Alexander the MOOC

20 Jan

Students at computers participating in a classroom environment.

By Guy MacLean Rogers

2013 was undoubtedly the year of the MOOC.

My year of the MOOC however was way back in 1999. In that year the Global Education Network (GEN) in New York City chose my Wellesley College history course about Alexander the Great to be their first online course.

I subsequently spent many weeks high up in Carnegie Towers on West 57st Street in mid-town Manhattan filming lecture modules, designing inter-active battle sequences, and writing computer-graded exams. It was a fantastic experience.

The finished course was a kind of online space shuttle, built to carry students from around the globe up into the educational stratosphere.

Unfortunately, however, not many people were prepared to come along for the ride. PBS and some community colleges picked up our course. But most colleges and universities were not ready to climb onboard. Faculty led the resistance. Some could not figure out how to operate the course platform. But many simply refused to concede that anyone could learn anything from an online course.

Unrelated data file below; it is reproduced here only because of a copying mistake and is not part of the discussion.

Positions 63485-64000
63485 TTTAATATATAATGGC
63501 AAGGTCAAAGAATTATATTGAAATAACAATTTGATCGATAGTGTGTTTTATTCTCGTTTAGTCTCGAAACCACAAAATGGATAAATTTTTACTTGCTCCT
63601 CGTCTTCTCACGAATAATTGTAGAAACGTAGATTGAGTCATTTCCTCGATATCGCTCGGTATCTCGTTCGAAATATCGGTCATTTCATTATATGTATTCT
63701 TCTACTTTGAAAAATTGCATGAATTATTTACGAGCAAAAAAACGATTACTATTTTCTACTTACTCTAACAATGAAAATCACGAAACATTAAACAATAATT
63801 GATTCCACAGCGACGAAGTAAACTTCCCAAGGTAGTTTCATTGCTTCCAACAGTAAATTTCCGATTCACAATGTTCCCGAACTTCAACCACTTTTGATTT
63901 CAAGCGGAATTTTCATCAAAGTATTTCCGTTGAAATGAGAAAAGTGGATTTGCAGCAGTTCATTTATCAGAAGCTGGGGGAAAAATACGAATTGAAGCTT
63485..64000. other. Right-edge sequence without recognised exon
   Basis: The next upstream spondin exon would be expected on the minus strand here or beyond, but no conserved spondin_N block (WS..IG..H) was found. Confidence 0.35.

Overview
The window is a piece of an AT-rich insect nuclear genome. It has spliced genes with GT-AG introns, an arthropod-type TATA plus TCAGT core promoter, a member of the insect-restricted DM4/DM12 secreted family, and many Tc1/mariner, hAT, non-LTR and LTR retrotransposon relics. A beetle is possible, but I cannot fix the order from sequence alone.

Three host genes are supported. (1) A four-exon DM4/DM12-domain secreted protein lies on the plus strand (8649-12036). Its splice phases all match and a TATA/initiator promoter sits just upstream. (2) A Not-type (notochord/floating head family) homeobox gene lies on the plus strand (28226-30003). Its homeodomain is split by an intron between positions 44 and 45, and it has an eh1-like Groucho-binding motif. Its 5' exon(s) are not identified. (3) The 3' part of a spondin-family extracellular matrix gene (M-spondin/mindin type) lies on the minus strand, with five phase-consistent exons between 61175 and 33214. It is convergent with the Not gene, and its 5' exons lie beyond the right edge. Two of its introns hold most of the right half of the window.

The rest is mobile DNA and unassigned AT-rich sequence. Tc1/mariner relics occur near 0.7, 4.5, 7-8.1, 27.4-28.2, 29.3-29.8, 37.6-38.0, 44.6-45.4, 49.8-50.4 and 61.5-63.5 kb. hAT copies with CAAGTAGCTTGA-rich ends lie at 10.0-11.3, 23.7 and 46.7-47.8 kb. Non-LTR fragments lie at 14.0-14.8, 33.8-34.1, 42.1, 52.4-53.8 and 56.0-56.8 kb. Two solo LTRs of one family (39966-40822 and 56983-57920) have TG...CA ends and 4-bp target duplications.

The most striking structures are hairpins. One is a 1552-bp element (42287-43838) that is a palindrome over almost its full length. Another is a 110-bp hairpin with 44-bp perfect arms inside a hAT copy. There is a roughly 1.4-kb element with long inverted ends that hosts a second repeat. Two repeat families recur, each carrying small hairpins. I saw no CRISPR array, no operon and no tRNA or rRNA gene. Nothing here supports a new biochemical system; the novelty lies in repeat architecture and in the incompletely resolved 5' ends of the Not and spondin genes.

By contrast, now, wherever you go for news about education, there are stories about MOOCS. On TV and radio programs, in journals and newspapers, and in faculty lounges people (including yours truly) are talking about Massive Open Online Courses.

Today millions of students are taking online courses, and there is a race on to produce hundreds more MOOCs. What changed over the last decade, leading to wider interest in, and acceptance of, such courses? I would point to three factors.

[ Full article available at Inside Higher Ed:

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Posted by on January 20, 2014 in MOOCs in the News, Op-Ed


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